Thinking Outside A Box ... Any Box
Sergey Brin: Why Google Glass? [Source:http://www.youtube.com/watch?v=IessjPY9gwI]
The exception to the rule that electronic devices get smaller as the technology proliferates is nowhere more apparent than in the world of television. What began in the mid-20th century as a tiny screen fueled by vacuum tubes is now a sophisticated device that merits a so-called "home theatre" in many households. Why go to the movies when you have a TV in your den that's the size of a commercial movie screen?
Advances in Web technology are finally making TV hardware fall more in line with the path that its other electronic entertainment counterparts have taken: streaming video to the relatively smaller, cheaper screen of a smartphone. (Even just a few weeks ago, Samsung announced plans to sell a "smart wristwatch.") This development builds upon an exciting innovation that already has been with us for a few years: OTT (or Over The Top) television. It's a fancy way of saying that you won't require a cable or satellite dish, much less an antenna, to enjoy live broadcasts.
Most of us weren't thinking of an OTT format even as recently as five years ago. It's because when we think of TV, we invariably think of the hardware first and then the content. The simple fact of the matter is that we're not that far removed from the debut of television in the mid-20th century as far as hardware is concerned. A box is a box, even if it means a sleek, flat screen.
Bring in what I like to call the genie in the bottle. As informed consumers, we're ready to let this genie out of the bottle. I hope we get more than just three wishes, but if we don't, one will be the ability to watch your favorite shows without a screen. This technological advancement is not so much about the next new thing as it is the absence of something; namely, hardware. Imagine a television without a box or screen, projected wherever the user finds it most convenient. Plus, we can summon our make-believe genie to produce, say, a news program with a verbal command.
Don't think this is possible? Check out what Google is already doing with its wearable computing platform, Google Glass: http://www.google.com/glass/start/what-it-does/. Without having to unfold a map or take your eyes off the road, the wearable device gives you directions in a visual tableau that compliments and therefore doesn't detract from what you're already viewing. So if you can see a map in the air without having a screen in front of you, why not watch TV without having a TV box?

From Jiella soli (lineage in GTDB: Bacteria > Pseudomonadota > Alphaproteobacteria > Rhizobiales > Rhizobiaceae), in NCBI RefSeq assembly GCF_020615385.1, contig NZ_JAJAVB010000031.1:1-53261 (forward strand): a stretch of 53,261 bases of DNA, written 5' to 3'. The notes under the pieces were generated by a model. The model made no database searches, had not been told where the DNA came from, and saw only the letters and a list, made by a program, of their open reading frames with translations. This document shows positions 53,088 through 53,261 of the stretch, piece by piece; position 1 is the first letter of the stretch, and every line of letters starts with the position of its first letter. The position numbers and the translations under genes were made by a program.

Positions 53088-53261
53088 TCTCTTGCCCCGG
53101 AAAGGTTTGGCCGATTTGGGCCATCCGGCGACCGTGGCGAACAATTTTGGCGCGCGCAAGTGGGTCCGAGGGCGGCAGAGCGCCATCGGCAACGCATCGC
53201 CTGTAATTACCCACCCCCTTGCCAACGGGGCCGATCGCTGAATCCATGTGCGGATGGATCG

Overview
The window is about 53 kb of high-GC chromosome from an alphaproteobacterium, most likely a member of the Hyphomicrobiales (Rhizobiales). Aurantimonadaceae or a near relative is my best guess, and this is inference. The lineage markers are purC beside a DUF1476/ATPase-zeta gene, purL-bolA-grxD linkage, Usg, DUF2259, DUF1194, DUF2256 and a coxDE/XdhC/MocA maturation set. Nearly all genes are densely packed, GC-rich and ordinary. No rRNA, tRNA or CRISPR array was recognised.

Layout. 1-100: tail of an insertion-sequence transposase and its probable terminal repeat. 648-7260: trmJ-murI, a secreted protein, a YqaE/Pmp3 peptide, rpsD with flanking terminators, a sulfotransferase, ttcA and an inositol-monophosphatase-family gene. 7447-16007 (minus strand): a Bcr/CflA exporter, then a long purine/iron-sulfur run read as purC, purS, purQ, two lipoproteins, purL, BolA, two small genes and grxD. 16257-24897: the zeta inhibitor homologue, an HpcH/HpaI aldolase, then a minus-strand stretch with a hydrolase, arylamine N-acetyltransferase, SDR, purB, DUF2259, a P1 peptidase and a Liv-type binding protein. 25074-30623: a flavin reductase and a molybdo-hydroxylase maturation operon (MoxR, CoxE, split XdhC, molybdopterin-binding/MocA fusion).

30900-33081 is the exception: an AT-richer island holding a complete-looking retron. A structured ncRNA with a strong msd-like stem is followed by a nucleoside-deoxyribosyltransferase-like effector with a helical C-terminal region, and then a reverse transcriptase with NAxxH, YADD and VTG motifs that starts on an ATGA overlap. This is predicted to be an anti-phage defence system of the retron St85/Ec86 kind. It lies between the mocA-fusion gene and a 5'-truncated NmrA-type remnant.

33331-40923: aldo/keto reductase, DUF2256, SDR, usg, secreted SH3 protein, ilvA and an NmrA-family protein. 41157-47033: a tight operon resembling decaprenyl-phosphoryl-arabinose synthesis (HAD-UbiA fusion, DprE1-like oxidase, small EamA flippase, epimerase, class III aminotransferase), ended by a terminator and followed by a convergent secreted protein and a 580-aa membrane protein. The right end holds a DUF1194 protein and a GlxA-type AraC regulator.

Innovators are already re-thinking the meaning of hardware, especially as it relates to human physiology. The visible world in front of us can be a screen of sorts if a wearable platform like eyeglasses or a wristwatch places images in front of us in such a way that no additional external box is required. In German, the word for television is "der Fernseher." The literal translation into English is "something that can see a far-away image." Wearable computing platforms are offering the exciting proposition that the image you are seeing is immediate and close, even if the program originates in a TV studio on the other side of the planet. Might the Germans need a new word for this technology a few years from now?
It's only a matter of time, I think, when I'll be able to say something to the effect of: "Genie, I want to watch Anderson 360." And voila, the program appears, without a box, in front of me. Of course, this is all part of a larger trend of convergence, where people won't need separate pieces of hardware for separate functions.
I was reading in the news recently that Jeff Bezos, the innovative chairman of Amazon, wowed employees of the Washington Post when he visited their newsroom for the first time. (Bezos used part of his personal fortune to buy the venerable newspaper.) One of the items the reporters were tweeting was all the guessing going on as to how many pieces of communications hardware Bezos carries with him. It's a fascinating question given the fact that the Amazon founder is more likely to be ahead of the convergence curve.
One day the answer to the speculation about the amount of electronic communications hardware that innovators carry around will be one ... or none. And it's quite interesting that Bezos purchased a media property that includes an old-line newspaper. Much like the potential to watch television without the box, wearable platforms will undoubtedly enable loyal readers to see traditional newspaper pages laid out in front of their eyes without the actual paper and ink.
Except for those of you who enjoy getting ink on your fingers, the ability to summon that special communications genie is an impending and promising innovation that we're all awaiting with great anticipation. Genie, are you listening?